Support The Moscow Times!

Court Says Disney Firm Owes Taxes

One of Russia's biggest film distributors, Walt Disney Studios Sony Pictures Releasing, has lost a court appeal against tax authorities who accused it of underpaying 73.5 million rubles ($2.6 million) in taxes, Kommersant reported Wednesday.

A district tax inspection office said the distributor used two bogus companies in its dealings with Moscow-based Cinelab, which handles the printing of copies of films for movie theaters, the daily said.

The companies that acted as middlemen between Cinelab and the distributor, Korona and Viktoria, had no capital and no employees, the tax authorities said, adding that payments through the two firms helped Walt Disney Studios Sony Pictures Releasing minimize its profit tax.

The distributor challenged the tax claims in the Moscow Arbitration Court, saying it was not aware of the companies being bogus because the law does not require it to look into the operations of partner firms. But the court rejected the appeal, Kommersant said.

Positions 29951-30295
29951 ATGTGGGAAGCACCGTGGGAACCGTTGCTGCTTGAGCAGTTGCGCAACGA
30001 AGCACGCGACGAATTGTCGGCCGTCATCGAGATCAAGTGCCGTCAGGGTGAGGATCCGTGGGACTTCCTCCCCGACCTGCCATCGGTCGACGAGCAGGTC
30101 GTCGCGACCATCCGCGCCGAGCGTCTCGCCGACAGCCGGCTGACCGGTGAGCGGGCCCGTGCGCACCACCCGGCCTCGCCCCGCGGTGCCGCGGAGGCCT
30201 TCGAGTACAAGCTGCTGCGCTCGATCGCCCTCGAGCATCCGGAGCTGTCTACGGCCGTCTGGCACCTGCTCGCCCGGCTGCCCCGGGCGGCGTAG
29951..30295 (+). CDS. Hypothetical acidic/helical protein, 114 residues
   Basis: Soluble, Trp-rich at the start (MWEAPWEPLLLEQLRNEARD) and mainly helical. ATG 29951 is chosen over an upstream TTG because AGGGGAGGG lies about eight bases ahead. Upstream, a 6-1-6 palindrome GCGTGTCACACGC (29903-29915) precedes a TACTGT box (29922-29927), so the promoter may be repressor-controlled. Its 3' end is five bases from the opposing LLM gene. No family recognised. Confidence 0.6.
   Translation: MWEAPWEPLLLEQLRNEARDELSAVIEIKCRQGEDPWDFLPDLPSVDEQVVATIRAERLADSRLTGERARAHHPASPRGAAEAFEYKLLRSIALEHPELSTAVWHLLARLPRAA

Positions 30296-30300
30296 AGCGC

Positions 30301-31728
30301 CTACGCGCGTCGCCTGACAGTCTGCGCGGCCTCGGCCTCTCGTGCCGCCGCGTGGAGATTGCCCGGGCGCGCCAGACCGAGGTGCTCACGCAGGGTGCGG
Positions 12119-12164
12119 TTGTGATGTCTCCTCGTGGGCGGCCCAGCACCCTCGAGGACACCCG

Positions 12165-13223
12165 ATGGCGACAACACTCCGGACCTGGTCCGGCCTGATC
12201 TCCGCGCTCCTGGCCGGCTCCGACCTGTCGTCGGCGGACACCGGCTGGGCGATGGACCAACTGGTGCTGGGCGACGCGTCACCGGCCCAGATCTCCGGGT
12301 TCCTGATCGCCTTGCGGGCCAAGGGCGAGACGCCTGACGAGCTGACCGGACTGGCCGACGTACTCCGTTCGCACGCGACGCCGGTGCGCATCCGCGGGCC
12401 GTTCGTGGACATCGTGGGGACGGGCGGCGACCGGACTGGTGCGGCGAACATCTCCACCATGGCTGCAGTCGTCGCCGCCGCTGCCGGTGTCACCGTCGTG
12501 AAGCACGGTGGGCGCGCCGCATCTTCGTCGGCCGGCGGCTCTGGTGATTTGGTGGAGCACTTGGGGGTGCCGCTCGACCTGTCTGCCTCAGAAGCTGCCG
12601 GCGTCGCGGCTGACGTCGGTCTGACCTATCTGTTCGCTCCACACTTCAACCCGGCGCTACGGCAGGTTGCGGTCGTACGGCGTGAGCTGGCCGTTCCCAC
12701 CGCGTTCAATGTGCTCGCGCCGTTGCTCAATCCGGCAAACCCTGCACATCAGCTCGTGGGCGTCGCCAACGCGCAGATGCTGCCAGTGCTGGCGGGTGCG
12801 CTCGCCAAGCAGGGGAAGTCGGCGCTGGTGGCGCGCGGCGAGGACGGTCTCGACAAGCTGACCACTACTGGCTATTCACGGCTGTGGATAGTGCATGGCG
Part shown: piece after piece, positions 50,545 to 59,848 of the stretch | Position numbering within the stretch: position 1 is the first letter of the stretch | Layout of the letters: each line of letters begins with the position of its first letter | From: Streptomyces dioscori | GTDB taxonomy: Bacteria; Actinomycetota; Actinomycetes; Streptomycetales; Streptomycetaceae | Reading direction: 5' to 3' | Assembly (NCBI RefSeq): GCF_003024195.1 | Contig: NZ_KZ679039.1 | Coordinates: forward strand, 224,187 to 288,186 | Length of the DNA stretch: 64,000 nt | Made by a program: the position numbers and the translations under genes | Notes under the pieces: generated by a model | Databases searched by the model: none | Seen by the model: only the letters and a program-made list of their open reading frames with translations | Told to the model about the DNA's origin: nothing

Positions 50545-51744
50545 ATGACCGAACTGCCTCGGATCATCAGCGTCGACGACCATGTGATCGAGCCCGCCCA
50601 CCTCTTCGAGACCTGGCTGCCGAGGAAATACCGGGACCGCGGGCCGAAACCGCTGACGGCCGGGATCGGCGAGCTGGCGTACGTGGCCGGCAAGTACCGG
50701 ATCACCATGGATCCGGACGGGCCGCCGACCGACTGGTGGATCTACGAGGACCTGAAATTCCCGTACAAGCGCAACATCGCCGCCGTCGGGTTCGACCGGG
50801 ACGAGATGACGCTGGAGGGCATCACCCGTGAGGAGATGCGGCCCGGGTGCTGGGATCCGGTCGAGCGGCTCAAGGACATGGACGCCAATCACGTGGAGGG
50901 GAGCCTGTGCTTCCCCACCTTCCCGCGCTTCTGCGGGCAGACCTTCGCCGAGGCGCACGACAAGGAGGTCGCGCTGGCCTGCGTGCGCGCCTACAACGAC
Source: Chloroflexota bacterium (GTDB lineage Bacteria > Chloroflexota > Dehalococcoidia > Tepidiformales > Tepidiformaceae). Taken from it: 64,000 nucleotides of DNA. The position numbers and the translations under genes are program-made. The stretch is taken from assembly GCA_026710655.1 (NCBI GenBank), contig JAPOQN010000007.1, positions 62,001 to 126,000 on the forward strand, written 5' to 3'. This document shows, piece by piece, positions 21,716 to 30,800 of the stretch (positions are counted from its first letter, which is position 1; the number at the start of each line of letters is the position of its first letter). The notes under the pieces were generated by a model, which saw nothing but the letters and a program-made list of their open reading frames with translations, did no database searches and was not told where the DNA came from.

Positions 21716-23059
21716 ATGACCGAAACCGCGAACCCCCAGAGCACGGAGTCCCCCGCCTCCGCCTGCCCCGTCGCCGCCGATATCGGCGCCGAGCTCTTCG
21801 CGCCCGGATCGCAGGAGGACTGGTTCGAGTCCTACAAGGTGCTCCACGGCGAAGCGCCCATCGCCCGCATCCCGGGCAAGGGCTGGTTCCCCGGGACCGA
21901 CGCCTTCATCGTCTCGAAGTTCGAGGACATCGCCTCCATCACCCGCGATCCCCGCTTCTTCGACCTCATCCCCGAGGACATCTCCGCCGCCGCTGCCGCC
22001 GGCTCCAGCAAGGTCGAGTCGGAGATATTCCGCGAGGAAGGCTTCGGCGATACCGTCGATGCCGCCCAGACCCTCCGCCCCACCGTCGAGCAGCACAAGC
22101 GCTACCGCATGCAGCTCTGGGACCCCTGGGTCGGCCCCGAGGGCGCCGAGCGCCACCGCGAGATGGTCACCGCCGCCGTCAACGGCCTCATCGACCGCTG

Cinelab declined to comment on the court decision. Officials with Walt Disney Studios Sony Pictures Releasing were unavailable for comment Wednesday.

The distributor handled the Russian releases of blockbusters such as "Tron: Legacy" and "Pirates of the Caribbean: On Stranger Tides." Its profit in the first nine months of 2010 amounted to 360 million rubles ($12.7 million), Kommersant said.

Anton Sonichev, a legal expert with Nalogovik law firm, which specializes in tax advice, said that while the two bogus firms looked like part of a tax evasion scheme, the tax authorities had failed to prove that the distributor had deliberately attempted to create a mechanism to avoid taxes.

"All that was proved in court was the distributor's negligence," he said by telephone.

Read more

Independent journalism isn’t dead. You can help keep it alive.

As the only remaining independent, English-language news source reporting from Russia, The Moscow Times plays a critical role in connecting Russia to the world.

Editorial decisions are made entirely by journalists in our newsroom, who adhere to the highest ethical standards. We fearlessly cover issues that are often considered off-limits or taboo in Russia, from domestic violence and LGBT issues to the climate crisis and a secretive nuclear blast that exposed unknowing doctors to radiation.

Please consider making a one-time donation — or better still a recurring donation — to The Moscow Times to help us continue producing vital, high-quality journalism about the world's largest country.